Posted by PLS Logistics on April 18, 2017 at 4:11 PM

Continued growth of e-commerce and heightened customer expectations have prompted huge innovation in last-mile delivery practices. Last-mile delivery involves three main players – customers, merchants, and delivery providers – each with a different set of challenges and expectations.

Customers have high expectations for speed, flexibility, security, and delivery cost. A 2016 survey by Temando showed that most customers value the option for same-day delivery. Many would also like in-store shopping experiences to offer home, office, and other shipping capabilities.

In addition to location expectations, time and day preferences are also prevalent. Customers prefer deliveries to take place on the weekend or after business hours for fear of weather or theft risks.

Small retailers face high shipping rates since they lack the bargaining power and large network of distribution centers needed to offer cheap, fast delivery.

Large retailers, on the other hand, must meet the variety of expectations demanded by fickle customers. This entails offering multiple shipping options.

For delivery providers, meeting the complex demands of both the consumer and the merchant is a struggle, especially when trying to do it profitably. They’re expected to provide flexible, tech-savvy service while also managing peak times and costs and poorly packaged goods.

In order to keep up with the evolving customer expectations and high volume of deliveries, these innovations have been developed. They’ve increased competition in the business.

Advanced Algorithms and Analytics

Advanced algorithms and analytics are being used by both traditional firms and new entrants. They allow new entrants to access the last-mile market quickly and with low initial investment and operating costs.

Companies that rely on crowdsourciniStock-537331536.jpgg or subcontracted drivers are especially attracted to them because they allow the company to avoid operating their own fleet and to employ full-time drivers.

Advanced algorithms and analytics also make it easier for new entrants to offer same-day delivery and the option to shop for a product on behalf of someone else. Product search-and-match tools allow the latter, while task-courier matching and routing optimization make same-day delivery possible.

Traditional delivery companies can enhance their offerings by using this innovation too. More sophisticated algorithms allow them to fulfill customer requests for specific delivery times, inform the customer of the delivery time, and allow the customer to schedule a specific pickup time from a retailer. Other algorithms make it possible for deliverers to offer change of delivery location or time and submission of specific delivery instructions.

Drones

The key advantage to unmanned drones is speed. Unconstrained by road congestion and infrastructure issues, drones are able to deliver faster than cars and trucks.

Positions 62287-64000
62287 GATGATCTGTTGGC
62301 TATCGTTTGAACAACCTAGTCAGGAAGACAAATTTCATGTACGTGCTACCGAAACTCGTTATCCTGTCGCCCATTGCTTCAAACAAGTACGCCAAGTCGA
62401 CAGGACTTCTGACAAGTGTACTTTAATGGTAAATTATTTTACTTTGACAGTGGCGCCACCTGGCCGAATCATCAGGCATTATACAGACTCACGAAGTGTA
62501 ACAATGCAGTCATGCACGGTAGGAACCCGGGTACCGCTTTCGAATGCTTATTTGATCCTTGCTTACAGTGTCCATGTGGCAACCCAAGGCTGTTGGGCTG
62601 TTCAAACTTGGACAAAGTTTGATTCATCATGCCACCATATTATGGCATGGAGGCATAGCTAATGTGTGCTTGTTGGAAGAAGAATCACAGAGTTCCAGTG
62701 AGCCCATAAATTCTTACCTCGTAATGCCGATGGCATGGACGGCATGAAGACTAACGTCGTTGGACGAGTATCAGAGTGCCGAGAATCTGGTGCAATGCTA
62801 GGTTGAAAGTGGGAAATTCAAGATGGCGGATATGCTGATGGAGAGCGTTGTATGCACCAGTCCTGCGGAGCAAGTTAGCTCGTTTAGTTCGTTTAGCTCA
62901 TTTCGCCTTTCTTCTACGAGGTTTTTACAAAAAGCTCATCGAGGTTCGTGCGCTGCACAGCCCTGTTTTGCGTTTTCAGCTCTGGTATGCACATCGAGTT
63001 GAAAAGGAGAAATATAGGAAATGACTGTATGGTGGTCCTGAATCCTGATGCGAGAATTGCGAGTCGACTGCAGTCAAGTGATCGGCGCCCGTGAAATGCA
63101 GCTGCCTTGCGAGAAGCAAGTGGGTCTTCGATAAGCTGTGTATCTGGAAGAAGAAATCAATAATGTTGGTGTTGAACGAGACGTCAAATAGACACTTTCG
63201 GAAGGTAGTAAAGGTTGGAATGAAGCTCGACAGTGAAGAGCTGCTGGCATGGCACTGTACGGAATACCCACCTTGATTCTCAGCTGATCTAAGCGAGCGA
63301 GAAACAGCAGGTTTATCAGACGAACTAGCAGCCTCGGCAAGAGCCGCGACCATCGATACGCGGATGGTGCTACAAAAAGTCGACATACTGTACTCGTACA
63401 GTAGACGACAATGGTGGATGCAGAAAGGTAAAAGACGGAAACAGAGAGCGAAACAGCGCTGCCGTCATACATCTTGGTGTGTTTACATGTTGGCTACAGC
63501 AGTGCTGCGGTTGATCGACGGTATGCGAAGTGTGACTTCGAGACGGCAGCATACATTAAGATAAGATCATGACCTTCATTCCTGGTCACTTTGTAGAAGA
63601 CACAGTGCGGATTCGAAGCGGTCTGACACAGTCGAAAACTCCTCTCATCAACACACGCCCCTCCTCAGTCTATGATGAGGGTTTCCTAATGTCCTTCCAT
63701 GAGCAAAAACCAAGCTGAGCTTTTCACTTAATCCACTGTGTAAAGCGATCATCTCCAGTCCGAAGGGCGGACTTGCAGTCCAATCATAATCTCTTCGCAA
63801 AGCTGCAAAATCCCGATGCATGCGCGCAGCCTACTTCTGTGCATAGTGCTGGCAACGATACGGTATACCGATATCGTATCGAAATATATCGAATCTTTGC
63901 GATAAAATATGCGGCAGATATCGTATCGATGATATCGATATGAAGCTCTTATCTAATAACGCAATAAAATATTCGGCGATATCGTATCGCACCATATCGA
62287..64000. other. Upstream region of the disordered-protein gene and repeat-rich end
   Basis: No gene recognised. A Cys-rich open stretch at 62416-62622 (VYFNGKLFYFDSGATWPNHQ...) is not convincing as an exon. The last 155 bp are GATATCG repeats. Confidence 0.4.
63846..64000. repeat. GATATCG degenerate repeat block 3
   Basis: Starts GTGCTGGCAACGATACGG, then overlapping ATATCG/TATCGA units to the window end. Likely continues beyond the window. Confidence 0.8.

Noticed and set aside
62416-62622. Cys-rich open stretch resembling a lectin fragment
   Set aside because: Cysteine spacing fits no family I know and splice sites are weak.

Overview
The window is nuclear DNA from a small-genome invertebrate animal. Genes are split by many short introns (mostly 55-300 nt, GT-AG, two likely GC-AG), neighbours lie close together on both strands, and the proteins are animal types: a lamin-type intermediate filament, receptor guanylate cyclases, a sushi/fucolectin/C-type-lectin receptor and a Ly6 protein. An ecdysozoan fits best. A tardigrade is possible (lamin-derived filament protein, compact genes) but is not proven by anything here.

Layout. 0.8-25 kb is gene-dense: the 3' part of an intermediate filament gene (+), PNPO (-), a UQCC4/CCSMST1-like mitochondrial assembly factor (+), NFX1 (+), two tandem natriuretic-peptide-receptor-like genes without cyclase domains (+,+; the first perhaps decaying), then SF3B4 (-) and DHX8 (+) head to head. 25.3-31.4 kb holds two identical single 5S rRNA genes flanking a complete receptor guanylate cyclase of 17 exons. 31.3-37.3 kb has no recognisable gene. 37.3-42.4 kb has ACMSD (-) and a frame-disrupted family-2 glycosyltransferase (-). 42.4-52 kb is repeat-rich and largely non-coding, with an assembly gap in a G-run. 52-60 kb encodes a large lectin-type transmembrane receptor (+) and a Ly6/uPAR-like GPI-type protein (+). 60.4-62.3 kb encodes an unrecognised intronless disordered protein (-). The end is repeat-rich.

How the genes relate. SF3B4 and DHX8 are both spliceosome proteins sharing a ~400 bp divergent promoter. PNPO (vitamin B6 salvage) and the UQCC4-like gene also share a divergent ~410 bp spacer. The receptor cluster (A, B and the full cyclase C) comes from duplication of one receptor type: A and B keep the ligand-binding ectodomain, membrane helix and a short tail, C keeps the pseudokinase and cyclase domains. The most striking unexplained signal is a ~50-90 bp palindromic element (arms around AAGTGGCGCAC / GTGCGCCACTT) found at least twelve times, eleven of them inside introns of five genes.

Drones can also travel through difficult terrain, such as mountains and forests, easily and with a shorter route.

Utilizing drones instead of delivery cars and trucks offers a decreased environmental impact, as less cars and trucks will be needed on the roads, resulting in less pollution.

But, drones currently have a very small shipping capacity. In addition, their GPS data can be inaccurate, causing errors in delivery locations. If a package was delivered into a swimming pool, for instance, the contents would likely be damaged, causing issues for the delivery provider and the merchant.

These cons aren’t necessarily limiting for drone usage, though.

It is estimated that around 20% of Amazon’s e-commerce orders meet the size and distance criteria for drone delivery, making drones a pretty attractive technology for this company and many more.

RobotsDelivery Robot.jpg


Similar to drones, delivery robots are unmanned delivery devices that are remote-operated by a controller. But, these devices are designed to travel by “foot” or bike at no more than 4 miles per hour.

This innovation is perfect for suburban areas that aren’t busy, assisted-living facilities, and campuses. They allow quick, flexible delivery and a reduced environmental impact. Robots are carbon-emission free.

Their advantage over drones is their larger shipping capacity. Of course, this means they’re able to delivery larger packages, but it also means they’re able to carry more than one package at a time. This increases efficiency and allows multiple deliveries to be made to customers in a close area.

Driverless Vehicles

Driverless, or autonomous, vehicles are becoming more and more buzzworthy. These vehicles are capable of sensing their environment and navigating with no human input or control.

Major automakers and tech companies like Google and Uber have already begun testing autonomous vehicles, and hope to significantly reduce the number of car accidents and car-related fatalities through the use of them.

Delivery companies are attracted to these vehicles because of the little-to-no labor costs associated with using them. In addition, without a human driver, the cars and trucks can operate for longer periods of time without stops and breaks.

Driverless vehicles would also be ideal for deliveries to remote locations.

Read next: Driverless Trucks: A Labor Force Threat or an Invaluable Industry Opportunity?

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Topics: Expedited, Driver Shortage, automation, Drone Delivery, on-time delivery, distribution, Autonomous, Delivery Robots, Driverless, Last Mile, Same Day Delivery

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